Farm expansions have been aided by other sources, too.
In recent years, the U.S. Small Business Administration more than doubled the dollar value of general small business loans it guaranteed to large livestock farms known as CAFOs, or concentrated animal feeding operations.
The amount, nationwide, soared from $224 million in 2012 to more than $652 million in 2015, according to the agency.
In Wisconsin, the number of CAFOs has grown by 400 percent from 50 in 2000 to 252 in 2016, state figures show, and the mega-size farms have played a key role in growing milk production as farm numbers have fallen.
University of Wisconsin-Madison economists estimate that farms of 500 or more cows accounted for 40 percent of state milk production in 2013 compared with 22 percent in 2007.
Critics say CAFOs have flooded the market with milk and have jacked up the cost of land, making it difficult for neighboring farms to compete for acreage.
"These big dairies are just expanding, expanding, expanding. We, as farmers, just kill ourselves," said Michael Slattery, a Manitowoc County farmer.
"We are overproducing in dairy and grain. People are not responding to markets, to reduce their production, like you think they would," said Slattery, who spent years in international banking before he became a farmer.
Farms have used investment tax credits for expansions, something that critics of large operations would like to see curbed.
But personal business decisions, not tax credits, drive farm expansions, according to industry experts.
"There was a study done that asked why dairy farms were expanding. And the number one reason was the farmers wanted more personal time. ... If you are milking 60 to 100 cows, you are basically operating the place yourself because you can't afford hired help. It's 365 days a year, and you don't get a break," Deller said.
Many of the expansions have taken place at small and midsize farms, such as 100 to 200 cows, or 400 to 500, said Mike North, president of the Wisconsin Dairy Business Association.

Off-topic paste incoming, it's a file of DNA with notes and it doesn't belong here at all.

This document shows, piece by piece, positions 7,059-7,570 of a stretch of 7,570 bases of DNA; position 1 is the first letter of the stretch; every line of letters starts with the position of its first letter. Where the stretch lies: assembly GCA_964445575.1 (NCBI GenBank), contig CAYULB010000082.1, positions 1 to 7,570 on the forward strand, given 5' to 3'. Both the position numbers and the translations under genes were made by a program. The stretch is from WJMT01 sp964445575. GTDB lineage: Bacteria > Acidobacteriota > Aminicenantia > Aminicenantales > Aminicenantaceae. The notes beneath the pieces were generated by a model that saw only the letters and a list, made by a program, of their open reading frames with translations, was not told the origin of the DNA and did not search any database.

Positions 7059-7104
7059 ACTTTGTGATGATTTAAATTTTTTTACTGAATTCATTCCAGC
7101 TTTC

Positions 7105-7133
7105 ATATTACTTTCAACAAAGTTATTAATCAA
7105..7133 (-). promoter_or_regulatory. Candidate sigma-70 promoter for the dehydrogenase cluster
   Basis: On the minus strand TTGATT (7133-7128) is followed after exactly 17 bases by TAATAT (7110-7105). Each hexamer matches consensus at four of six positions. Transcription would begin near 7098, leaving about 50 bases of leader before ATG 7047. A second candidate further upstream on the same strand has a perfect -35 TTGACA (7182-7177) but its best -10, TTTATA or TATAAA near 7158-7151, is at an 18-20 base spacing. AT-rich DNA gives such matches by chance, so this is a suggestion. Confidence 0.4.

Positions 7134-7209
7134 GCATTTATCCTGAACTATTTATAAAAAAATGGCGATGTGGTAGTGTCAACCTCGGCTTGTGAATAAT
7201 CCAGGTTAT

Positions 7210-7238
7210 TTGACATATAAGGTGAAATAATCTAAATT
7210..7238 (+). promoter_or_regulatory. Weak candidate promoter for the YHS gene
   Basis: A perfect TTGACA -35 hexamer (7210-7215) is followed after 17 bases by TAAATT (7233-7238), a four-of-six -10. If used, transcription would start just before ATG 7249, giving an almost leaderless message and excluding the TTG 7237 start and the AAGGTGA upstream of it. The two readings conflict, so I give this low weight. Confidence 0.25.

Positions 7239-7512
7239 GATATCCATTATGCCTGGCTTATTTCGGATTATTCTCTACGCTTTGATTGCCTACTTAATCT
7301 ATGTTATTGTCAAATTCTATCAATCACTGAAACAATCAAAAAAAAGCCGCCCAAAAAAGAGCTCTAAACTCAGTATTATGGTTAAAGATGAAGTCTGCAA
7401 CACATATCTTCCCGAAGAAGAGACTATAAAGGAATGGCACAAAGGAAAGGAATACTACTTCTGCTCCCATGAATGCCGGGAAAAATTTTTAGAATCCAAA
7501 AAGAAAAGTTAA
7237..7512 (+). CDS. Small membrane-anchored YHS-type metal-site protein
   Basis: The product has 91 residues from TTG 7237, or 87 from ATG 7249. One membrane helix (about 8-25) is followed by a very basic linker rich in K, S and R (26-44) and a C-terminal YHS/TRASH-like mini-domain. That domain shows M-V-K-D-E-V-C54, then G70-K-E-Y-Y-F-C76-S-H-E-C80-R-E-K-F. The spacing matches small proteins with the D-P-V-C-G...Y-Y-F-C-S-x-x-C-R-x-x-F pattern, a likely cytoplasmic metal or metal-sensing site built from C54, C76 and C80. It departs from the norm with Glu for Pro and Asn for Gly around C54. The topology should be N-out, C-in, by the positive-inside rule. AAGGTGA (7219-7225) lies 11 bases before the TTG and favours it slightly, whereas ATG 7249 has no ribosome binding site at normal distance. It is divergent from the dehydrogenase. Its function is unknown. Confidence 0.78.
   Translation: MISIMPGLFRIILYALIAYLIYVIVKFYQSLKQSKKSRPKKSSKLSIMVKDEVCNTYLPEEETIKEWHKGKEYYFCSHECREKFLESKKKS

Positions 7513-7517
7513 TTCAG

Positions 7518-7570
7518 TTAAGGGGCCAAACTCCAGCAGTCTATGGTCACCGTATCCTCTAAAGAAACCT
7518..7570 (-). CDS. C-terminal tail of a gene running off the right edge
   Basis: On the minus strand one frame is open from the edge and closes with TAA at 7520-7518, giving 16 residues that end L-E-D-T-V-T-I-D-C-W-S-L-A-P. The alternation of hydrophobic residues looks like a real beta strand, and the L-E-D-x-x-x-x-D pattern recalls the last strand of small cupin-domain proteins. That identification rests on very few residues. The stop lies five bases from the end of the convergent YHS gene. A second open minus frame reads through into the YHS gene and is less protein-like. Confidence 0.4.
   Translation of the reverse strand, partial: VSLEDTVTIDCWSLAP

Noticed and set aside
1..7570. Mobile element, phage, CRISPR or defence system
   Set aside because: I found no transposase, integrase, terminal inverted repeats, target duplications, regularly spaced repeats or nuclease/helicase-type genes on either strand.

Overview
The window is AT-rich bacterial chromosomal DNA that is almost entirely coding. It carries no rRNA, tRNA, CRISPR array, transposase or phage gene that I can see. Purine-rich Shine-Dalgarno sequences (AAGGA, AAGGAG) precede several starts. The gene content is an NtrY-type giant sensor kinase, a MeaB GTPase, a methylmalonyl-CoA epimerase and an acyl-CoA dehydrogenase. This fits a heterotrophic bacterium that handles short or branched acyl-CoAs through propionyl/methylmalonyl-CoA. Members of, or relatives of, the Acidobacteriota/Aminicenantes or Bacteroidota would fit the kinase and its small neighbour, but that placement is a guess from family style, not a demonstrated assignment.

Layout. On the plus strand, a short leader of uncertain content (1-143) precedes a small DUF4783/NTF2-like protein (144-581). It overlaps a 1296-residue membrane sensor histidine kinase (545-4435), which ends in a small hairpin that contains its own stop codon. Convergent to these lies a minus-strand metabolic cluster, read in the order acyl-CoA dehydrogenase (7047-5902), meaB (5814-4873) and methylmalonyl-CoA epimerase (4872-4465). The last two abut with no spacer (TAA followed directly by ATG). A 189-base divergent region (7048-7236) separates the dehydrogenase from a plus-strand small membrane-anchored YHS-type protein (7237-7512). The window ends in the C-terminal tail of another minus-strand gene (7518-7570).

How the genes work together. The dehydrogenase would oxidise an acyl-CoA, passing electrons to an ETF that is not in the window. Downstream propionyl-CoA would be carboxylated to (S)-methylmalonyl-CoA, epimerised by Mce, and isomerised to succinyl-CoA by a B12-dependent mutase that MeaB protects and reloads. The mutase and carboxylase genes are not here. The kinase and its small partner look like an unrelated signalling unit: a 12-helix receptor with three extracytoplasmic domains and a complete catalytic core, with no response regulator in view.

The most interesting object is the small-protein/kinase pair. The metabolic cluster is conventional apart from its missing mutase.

"We understand the importance of growth," North said. "If we are to have the next generation return to the farm, we need to make it economically viable for them."
Milk surpluses and rising land prices are problems for all farms, not just the small operations, according to North.
"We really haven't gotten to that place where it's so dog-eat-dog that one neighbor has, in fact, wiped out someone else," he said.
But if the markets for milk don't keep up with growth in milk production, mega-size farms will dominate, according to Deller.
Then "long-term, the smaller farms are going to get squeezed out," he said.
Year could be rough on the farm
It's going to be a rough year in farming if commodity prices, including beef and grain, don't rebound soon.
Nearly 90 percent of agricultural lenders have seen an overall decline in farm profitability in the last 12 months, according to a survey by the American Bankers Association and the Federal Agricultural Mortgage Corp.
Markets for grain, beef, poultry, pork and dairy are notoriously cyclical, but industry observers say they've seen more permanent changes that will further fuel consolidation of producers and processors.
The survey of more than 350 lenders showed they were most concerned about commodity prices, liquidity and farm income.
"It's a pretty stressful time in the dairy business," said Edward Coates, vice chairman of the agricultural and rural bankers committee of the American Bankers Association.
There's more milk than processors can handle, with much of it flowing into Wisconsin from Michigan and other states, and the recent crisis with farms dropped by Grassland Dairy Products could easily resurface as many of those operations found only temporary homes for their milk.
It wouldn't be surprising if more farms lost their milk buyers – leaving them with nowhere for their milk to go and cows that have to be milked 365 days a year.
"It's a very delicate situation right now," Coates said.